The Invisible War is that rare, issues-driven documentary that is so powerful it's apt to change minds. Directed by agit-provocateur Kirby Dick, the film is a detailed and impassioned survey of the widespread epidemic of sexual assault in all branches of the American military, and a full-throated attack on the feeble and ineffectual government response to so much broken trust and so many shattered lives. Stylistically, Invisible War is more workmanlike than most of Dick's previous efforts, but style isn't really the point here. Dick is out to move the audience, to inflame passions, and to push both citizens and the US government into action. He succeeds on all counts, creating a movie more likely to be written about on editorial pages than entertainment blogs. A respectable arthouse run is virtually assured, and don't be surprised if a real-world legislative push at the very highest levels of American government follows shortly thereafter.
Essentially a traditional talking heads and b-roll documentary, Invisible War is built on interviews with a wide range of military rape victims, focusing in especially closely on about half a dozen women. Their stories are all harrowing and similar: a patriotic enlistment, a deep initial sense of personal and professional fulfillment and then an unprovoked, often violent sexual attack, usually from a trusted military peer or even a superior officer. The statistics, which the film says are all taken from official government sources, are almost impossible to believe: according to Dick, perhaps half a million ex-servicewomen (and men as well) have been raped while on duty in the US armed services in the last quarter century alone, with over a hundred thousand rapes occurring in just the last decade.
The numbers are horrifying enough, but Invisible War brings us face to face with the psychological and professional carnage left behind. Much of the film details the broken world of Kori Cioca, a former Coast Guard enlistee who was beaten and raped by her superior, who went entirely unpunished. Devastated both physically and spiritually, Cioca suffered nerve damage in her jaw, and was so overwhelmed by the Coast Guard's indifference to her plight she eventually attempted suicide. Though happily married to a patient and loving spouse, Cioca suffers from post-traumatic stress disorder, straining her family bonds with screams in the night and an abiding phobia of men that extends at times all the way to her husband.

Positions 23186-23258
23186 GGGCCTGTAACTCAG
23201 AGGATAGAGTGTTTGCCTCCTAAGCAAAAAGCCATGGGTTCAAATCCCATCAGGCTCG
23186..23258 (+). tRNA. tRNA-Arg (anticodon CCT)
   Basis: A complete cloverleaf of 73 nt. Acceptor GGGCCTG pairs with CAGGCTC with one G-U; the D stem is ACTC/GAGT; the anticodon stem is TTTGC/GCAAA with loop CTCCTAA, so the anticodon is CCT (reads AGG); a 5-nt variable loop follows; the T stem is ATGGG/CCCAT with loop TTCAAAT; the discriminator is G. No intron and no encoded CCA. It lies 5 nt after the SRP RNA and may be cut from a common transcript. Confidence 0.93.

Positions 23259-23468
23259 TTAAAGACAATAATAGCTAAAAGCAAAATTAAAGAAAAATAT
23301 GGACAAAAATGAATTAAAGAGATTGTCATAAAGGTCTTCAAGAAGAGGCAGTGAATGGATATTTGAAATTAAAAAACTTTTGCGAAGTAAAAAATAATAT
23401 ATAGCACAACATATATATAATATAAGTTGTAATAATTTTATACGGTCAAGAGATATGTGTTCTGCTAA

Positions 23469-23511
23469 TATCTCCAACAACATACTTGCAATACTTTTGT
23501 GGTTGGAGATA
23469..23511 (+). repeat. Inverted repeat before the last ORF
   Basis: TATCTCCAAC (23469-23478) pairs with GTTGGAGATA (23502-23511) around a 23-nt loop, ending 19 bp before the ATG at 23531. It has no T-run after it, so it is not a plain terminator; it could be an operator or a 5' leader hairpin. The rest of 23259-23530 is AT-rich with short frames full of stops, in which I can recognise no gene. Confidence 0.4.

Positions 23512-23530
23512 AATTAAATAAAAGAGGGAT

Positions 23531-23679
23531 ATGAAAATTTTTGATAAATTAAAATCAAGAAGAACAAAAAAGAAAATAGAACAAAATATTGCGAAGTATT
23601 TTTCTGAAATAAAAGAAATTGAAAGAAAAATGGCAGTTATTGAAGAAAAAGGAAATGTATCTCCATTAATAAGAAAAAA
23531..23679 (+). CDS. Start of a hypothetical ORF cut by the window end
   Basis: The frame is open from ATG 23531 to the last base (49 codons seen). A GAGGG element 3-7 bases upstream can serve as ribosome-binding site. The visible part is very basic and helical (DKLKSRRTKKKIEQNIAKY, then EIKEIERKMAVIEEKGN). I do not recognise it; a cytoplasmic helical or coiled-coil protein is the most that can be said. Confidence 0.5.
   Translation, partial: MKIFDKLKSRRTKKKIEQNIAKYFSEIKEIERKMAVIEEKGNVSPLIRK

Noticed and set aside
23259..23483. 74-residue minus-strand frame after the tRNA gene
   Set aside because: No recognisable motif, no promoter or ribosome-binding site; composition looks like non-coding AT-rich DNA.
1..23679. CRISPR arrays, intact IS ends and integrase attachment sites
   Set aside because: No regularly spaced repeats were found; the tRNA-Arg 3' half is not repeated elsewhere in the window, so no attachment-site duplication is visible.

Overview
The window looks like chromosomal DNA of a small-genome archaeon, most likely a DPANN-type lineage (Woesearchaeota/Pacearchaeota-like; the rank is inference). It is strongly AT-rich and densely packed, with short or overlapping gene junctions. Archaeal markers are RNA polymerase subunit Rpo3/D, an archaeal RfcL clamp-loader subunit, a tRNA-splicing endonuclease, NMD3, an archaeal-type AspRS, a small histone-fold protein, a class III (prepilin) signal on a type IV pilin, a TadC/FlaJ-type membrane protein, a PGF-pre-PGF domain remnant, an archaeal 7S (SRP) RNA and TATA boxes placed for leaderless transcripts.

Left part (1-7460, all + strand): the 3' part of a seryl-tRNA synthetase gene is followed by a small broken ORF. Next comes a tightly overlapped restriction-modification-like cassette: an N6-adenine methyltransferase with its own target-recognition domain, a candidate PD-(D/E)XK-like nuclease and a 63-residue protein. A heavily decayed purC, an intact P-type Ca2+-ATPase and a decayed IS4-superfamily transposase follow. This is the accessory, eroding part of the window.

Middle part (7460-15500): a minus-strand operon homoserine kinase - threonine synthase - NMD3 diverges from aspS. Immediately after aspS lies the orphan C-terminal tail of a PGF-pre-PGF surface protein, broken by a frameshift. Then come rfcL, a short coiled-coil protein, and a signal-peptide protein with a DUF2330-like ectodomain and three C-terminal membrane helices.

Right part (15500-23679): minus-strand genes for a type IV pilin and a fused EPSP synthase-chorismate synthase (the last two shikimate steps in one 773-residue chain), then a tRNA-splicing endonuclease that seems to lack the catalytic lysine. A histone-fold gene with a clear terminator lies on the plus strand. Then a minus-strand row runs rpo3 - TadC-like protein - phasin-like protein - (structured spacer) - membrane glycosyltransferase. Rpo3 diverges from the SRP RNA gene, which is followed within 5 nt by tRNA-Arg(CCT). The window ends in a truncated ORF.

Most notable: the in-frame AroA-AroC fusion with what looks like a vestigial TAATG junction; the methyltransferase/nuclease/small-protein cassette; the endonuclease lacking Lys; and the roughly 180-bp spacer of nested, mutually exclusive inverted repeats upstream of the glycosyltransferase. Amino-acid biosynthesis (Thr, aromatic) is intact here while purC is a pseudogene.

Cioca isn't the only servicewoman whose charges of sexual assault were dismissed by what amounts to an almost junta-like military justice system. Even the oily US government spokespeople who appear on camera admit that action on a rape report is taken solely at the discretion of a commanding officer, creating the ideal situation for cronyism and cover-up. Again, the numbers are appalling, with the vast majority of rape charges dismissed at the level of the first report, and perhaps only one in twenty charges leading to even the mildest kind of reprimand or punishment. And, as in the civilian world, many if not most rapes are never reported at all.
Invisible War culminates with a congressional hearing into sexual assault in the armed services that brings many of the film's hapless protagonists together for the first time. It's deeply moving to watch these women find strength in each other's company. Their relief at discovering they aren't alone, and the comfort they find in being truly heard, brings a moment of uplift to what is an otherwise relentless portrait of rampant and unpunished criminality, perpetrated under cover of military authority.
But if Invisible War makes anything clear, it's that the U. S. military is awfully good at spouting phrases like "zero tolerance" in front of legislators, while making no efforts at reforming a military justice system that is entirely broken when it comes to sexual assault. After more than a decade of US military adventurism and foreign wars, during which servicewomen and men have born virtually the entire burden of sacrifice, The Invisible War makes an impassioned argument that the greatest threat for many comes not from a foreign enemy but from within the military's own ranks. It's an intolerable situation, and one suspects if this film is as widely seen as it should be, there will be quite a clamor for the unequivocal justice these brave women have so far been denied.
Contact: Nancy Willen
1158 26th Street #881
Santa Monica, CA 90403
Director: Kirby Dick
Producers: Amy Ziering, Tanner King Barklow
Running time: 95 min.
Rating: Unrated, but with graphic descriptions of sexual violence
Release date: Unset